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Playing with Shadows and Legos: an Interview with Chambara Lead Designer

Esteban Fajardo is the lead designer of Chambara, a stylish, split-screen fighting game that won the BAFTA Ones to Watch award in 2014. In this interview he delves into his approach and his lessons learned in level design.

Game Developer, Staff

June 6, 2016

11 Min Read

I recently attended Denver University's "Arcade", a game expo for local developers and students. There I met Tommy Hoffman, a student and developer for Team OK, the BAFTA award winning studio based in Los Angeles. Their game, Chambara, is a stylish splitscreen fighting game that meshes the environment and mechanics in a unique manner: one player is black, the other white, and the mostly dichromatic environment hides and reveals them for exciting and tense multiplayer matches.

Tommy put me into contact with the Lead Designer of Chambara, Esteban Fajardo, for a talk about level design.

Esteban, you're a developer with Team OK. We're going to talk plenty about Chambara, but before we get there I'd like for you to walk us through a timeline of your game development background.

I’ve been surrounded by game development for much of my life. My father works on games and even teaches them at the University of Denver's Emergent Digital Practices program. As such, I’ve been surrounded by the tools and books about game development since I was very young. My very first game was a bat echo-location maze game I made for a science fair when I was ten, and since then I’ve been making small personal games. Chambara will be the first commercial release I work on.

Can you talk a bit about the role you've played in the development of Chambara?

My role on the project has been lead designer, so in addition to working on many of the map’s layouts I’ve worked on the gameplay, UI, and a mess of other things. Each of those has been a team effort, though, and I’m lucky to work alongside super talented people.

What draws you to level design? Was there a "Game That Made Me Love Level Design" that you remember playing or still continue to play today?

We’ll get into this more later, but I think it was LEGOs which actually led to my love of level design! I like physical, sculptural things. So my favorite game is 'We <3 Katamari,’ which also has that sense of tangibility, even though it is a digital game. I also think the early Katamari games have great level design - their careful construction melts away and they offer a lot of player freedom, as well as quietly hiding hundreds of funny stories in the environment.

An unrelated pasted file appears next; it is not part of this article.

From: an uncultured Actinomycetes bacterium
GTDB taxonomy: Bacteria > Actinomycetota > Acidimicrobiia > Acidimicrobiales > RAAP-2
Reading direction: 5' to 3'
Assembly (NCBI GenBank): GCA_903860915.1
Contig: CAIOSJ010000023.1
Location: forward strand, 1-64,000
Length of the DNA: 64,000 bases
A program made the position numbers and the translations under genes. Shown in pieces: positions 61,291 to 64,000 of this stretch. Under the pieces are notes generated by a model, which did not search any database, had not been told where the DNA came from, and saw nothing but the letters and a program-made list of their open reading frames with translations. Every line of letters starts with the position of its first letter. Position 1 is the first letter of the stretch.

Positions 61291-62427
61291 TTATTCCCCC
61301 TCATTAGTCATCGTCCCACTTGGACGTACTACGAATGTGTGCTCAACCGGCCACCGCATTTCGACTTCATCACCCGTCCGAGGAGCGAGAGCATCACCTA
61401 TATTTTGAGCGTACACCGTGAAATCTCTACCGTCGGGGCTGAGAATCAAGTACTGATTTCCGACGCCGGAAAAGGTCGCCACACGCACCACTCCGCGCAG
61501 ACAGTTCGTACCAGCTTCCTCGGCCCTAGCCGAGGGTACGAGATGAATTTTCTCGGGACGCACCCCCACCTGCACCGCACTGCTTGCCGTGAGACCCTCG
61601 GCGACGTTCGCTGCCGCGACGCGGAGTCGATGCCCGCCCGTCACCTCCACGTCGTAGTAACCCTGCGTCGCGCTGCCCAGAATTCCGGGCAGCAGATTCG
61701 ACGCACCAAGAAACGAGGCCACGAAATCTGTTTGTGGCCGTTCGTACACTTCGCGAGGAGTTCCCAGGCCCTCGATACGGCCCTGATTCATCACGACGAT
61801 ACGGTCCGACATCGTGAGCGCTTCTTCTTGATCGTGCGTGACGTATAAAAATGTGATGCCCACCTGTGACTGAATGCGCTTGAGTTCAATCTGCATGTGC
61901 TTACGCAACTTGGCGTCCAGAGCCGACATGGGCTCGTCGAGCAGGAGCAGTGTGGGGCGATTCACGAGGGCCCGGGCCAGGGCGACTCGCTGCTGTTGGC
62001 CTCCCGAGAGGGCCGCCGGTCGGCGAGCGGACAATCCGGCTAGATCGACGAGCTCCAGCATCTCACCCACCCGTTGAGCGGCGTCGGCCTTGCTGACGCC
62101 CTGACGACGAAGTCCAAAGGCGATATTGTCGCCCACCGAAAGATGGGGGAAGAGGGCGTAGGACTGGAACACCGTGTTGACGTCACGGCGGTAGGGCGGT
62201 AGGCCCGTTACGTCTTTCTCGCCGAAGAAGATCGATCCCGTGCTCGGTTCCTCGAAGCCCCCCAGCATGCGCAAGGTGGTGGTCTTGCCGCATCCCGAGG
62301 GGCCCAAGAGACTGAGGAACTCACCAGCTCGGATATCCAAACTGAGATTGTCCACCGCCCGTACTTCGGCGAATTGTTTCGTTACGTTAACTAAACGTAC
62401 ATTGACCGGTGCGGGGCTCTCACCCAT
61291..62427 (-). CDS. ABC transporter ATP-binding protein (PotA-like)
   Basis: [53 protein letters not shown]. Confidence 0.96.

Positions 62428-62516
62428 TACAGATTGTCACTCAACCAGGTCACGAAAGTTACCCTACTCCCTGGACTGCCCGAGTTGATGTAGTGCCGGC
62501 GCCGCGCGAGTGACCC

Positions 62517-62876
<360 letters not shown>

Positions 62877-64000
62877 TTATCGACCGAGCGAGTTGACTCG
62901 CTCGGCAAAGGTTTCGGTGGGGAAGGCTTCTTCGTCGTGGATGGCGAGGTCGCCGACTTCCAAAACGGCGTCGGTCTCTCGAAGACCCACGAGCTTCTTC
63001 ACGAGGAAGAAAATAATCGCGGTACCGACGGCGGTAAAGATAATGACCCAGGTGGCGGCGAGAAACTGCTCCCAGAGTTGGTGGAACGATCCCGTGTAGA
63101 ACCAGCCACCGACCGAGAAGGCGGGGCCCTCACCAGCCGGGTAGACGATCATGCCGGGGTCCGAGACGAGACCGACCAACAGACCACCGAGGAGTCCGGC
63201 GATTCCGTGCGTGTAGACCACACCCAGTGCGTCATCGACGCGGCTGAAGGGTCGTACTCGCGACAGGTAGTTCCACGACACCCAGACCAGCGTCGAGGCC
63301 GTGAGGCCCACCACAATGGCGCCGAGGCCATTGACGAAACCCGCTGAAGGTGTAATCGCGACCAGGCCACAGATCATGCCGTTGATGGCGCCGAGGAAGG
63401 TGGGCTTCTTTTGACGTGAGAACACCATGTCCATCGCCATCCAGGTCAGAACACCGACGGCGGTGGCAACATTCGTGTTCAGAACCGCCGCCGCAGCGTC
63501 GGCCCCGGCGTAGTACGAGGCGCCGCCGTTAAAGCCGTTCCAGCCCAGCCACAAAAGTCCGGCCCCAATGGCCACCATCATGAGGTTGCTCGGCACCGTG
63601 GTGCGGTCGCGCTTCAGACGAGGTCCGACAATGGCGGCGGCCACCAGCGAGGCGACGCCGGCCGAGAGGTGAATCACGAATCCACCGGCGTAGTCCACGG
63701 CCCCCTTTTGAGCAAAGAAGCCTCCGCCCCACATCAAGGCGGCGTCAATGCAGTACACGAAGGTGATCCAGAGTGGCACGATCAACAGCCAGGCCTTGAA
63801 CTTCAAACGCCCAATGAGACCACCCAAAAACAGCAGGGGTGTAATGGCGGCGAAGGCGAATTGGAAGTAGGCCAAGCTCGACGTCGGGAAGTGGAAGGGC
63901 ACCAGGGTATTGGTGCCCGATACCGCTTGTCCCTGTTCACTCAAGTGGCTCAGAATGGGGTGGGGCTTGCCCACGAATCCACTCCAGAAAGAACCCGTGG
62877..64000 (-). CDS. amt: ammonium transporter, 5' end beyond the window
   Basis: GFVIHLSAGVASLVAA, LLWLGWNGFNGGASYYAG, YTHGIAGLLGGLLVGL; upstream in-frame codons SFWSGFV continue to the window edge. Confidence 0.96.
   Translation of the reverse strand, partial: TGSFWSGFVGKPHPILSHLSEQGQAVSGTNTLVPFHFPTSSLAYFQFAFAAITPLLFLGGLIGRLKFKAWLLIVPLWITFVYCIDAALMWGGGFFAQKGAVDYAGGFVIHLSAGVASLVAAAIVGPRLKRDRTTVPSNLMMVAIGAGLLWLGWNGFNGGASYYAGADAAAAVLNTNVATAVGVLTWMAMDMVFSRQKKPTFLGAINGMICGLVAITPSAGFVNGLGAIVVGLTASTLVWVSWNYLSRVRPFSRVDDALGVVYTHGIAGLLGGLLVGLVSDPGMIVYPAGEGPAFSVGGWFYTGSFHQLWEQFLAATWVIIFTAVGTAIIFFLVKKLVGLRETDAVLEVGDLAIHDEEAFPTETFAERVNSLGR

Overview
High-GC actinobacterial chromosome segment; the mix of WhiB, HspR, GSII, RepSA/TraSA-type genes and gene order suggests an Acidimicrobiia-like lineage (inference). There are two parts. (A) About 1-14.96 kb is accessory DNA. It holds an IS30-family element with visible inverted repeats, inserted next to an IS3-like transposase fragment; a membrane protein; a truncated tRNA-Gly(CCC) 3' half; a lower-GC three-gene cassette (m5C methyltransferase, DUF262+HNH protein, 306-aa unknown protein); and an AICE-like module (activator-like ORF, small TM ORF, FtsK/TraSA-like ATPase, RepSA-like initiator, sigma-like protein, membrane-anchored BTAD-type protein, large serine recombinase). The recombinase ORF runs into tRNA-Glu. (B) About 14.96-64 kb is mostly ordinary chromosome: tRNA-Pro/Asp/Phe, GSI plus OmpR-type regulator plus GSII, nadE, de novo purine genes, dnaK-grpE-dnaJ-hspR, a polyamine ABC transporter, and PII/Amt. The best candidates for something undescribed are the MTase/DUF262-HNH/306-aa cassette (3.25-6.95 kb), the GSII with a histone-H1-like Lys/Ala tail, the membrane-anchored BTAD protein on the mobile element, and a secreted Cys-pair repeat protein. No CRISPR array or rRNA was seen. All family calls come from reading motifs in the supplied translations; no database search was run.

Building upon that, as I'm sure you're aware, level design in games is a varied subject. Levels are used differently depending on the kind of game. They can be used in single player linear missions, or for open world environments, or for close-quarters, multiplayer engagements. While you may not have made an open world game (because who's got the time for that) what is it specifically about this kind of multiplayer, combat-oriented level design that you enjoy?

The best part of multiplayer arena level design is that you get to spend a lot of time in the levels. The goal is to make a map that players will want to come back to time and time again, rather than making a bunch of areas that players will race through and never look back. And since the game will be competitive, we have to take a lot of care with every detail. That’s a lot of pressure as a designer, but also really exciting!

Cool. Let's get down to how you design your maps. I've heard from Tommy that you use sticky notes to great effect. I've also seen in your team's pitch video that you use Lego bricks too. Tell us about these tools you use in the early stages of level design.

It can be a little difficult to explain, but each map is made of particular arrangements of color and shapes. I use LEGOs and sticky notes to build the tightest elements, and I use that module to build up a stage. For example, our stage Radio Tower’s central motif is three walls arranged in a triangle, with the interior space all the same color. That module is then repeated and reversed until we have the basic layout of the entire stage. This gives each stage a distinct character and gameplay style.